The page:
Chemical abundances of planetary nebulae from optical recombination lines - II. Abundances derived from collisionally excited lines and optical recombination lines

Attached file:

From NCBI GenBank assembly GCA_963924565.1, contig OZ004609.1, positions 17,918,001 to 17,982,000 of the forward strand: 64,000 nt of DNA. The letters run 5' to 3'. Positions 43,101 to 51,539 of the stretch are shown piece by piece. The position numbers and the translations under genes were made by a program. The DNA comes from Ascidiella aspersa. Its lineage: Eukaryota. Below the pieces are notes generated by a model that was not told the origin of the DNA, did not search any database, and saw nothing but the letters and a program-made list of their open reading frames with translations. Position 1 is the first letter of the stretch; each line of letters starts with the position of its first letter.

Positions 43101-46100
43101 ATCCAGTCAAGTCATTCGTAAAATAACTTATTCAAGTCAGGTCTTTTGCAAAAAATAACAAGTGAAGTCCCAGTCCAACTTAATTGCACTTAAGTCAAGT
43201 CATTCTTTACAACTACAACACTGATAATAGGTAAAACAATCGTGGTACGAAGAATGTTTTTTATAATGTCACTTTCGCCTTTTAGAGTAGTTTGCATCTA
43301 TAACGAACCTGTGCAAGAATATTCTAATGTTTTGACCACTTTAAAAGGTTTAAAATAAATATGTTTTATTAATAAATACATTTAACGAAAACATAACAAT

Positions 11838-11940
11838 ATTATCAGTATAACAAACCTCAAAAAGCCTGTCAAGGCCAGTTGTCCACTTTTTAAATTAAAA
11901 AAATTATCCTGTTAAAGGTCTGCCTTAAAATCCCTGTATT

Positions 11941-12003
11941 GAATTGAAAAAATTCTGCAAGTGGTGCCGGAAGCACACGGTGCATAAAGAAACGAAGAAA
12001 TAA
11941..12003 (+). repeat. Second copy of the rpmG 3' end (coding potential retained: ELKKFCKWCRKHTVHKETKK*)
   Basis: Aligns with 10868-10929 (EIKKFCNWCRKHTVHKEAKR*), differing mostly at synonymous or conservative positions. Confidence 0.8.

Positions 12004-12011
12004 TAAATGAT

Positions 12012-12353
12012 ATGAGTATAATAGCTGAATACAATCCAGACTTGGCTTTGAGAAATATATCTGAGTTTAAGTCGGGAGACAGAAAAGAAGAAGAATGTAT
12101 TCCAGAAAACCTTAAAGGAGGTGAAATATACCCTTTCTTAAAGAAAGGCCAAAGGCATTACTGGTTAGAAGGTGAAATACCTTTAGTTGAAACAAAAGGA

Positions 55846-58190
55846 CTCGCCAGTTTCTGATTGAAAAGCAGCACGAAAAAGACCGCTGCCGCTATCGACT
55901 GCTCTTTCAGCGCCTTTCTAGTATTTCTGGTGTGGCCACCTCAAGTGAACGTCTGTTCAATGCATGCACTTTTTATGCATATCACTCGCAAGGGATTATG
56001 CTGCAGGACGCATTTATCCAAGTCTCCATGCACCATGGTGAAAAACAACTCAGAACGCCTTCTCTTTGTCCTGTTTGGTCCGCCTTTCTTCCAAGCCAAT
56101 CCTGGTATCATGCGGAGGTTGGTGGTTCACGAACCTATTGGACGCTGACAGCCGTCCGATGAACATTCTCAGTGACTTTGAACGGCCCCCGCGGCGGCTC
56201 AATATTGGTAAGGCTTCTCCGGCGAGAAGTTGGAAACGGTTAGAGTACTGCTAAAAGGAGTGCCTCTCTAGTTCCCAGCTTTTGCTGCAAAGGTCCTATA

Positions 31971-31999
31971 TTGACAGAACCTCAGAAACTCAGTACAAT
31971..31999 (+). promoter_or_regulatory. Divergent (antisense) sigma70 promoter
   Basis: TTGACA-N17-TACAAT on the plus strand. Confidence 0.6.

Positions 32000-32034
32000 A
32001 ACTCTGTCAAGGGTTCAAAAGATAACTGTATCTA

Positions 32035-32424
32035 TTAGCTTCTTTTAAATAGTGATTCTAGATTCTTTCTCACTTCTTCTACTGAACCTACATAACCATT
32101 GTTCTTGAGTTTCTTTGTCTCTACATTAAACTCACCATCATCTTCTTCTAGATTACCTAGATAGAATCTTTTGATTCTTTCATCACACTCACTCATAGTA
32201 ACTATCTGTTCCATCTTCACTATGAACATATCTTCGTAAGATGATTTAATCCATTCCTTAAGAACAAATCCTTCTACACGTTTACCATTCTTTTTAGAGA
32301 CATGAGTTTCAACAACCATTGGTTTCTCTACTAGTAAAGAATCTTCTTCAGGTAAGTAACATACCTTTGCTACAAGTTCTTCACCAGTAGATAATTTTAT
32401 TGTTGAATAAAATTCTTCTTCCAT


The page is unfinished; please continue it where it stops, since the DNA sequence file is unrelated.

In Paper I, we presented spectrophotometric measurements of emission lines from the ultraviolet (UV) to the far-infrared for 12 Galactic planetary nebulae (PNe) and derived nebular thermal and density structures using a variety of plasma diagnostics. The measurements and plasma diagnostic results are used in the current paper to determine elemental abundances in these nebulae. Abundance analyses are carried out using both strong collisionally excited lines (CELs) and weak optical recombination lines (ORLs) from heavy element ions.Assuming electron temperatures and densities derived from HI recombination spectra (line and continuum), we are able to determine the ORL C abundance relative to hydrogen for all the PNe in our sample, N and O abundances for 11 of them and Ne abundances for nine of them. In all cases, ORL abundances are found to be systematically higher than the corresponding values deduced from CELs. In NGC 40, the discrepancy between the abundances derived from the two types of emission line reaches a factor of 17 for oxygen. For the other 10 PNe, the discrepancies for oxygen vary from 1.6 to 3.1. In general, collisionally excited infrared fine-structure lines, which have excitation energies less than 103 K and consequently emissivities that are insensitive to electron temperature and temperature fluctuations, yield ionic abundances comparable to those derived from optical/UV CELs. For a given nebula, the discrepancies between the ORL and CEL abundances are of similar magnitude for different elements. In other words, relative abundance ratios such as C/O, N/O and Ne/O deduced from the traditional method based on strong CELs are comparable to those yielded by ORLs, for a wide range of ORL to CEL oxygen abundance ratios, varying from near unity to over a factor of 20. We have also determined ORL abundances relative to hydrogen for the third-row element magnesium for 11 nebulae in our sample. In strong contrast to the cases for second-row elements, Mg abundances derived from the MgII 3d-4f λ4481 ORL are nearly constant for all the PNe analysed so far and agree within the uncertainties with the solar photospheric value. In accordance with results from previous studies, the ORL to CEL abundance ratio is correlated with the difference between the electron temperatures derived from the [OIII] forbidden-line ratio, on the one hand, and from the hydrogen recombination Balmer discontinuity, on the other. We find that the discrepancy between the ORL and CEL abundances is correlated with nebular absolute diameter, surface brightness, the electron density derived from [SII] CELs, and excitation class. The results confirm that the dichotomy of temperatures and heavy elemental abundances determined from the two types of emission line, which has been widely observed in PNe, is a strong function of nebular evolution, as first pointed out by Garnett and Dinerstein. Our analyses show that temperature fluctuations and/or density inhomogeneities are incapable of explaining the large discrepancies between the heavy elemental abundances and electron temperatures determined from the two types of emission line. Our analyses support the bi-abundance model of Liu et al., who have proposed that PNe contain another previously unseen component of ionized gas which, highly enriched in heavy elements, has an electron temperature of <~103 K and emits strongly in recombination lines but not in CELs. Our determinations of low average emission temperatures from the observed line intensity ratios of HeI and OII ORLs lend further support to this scenario.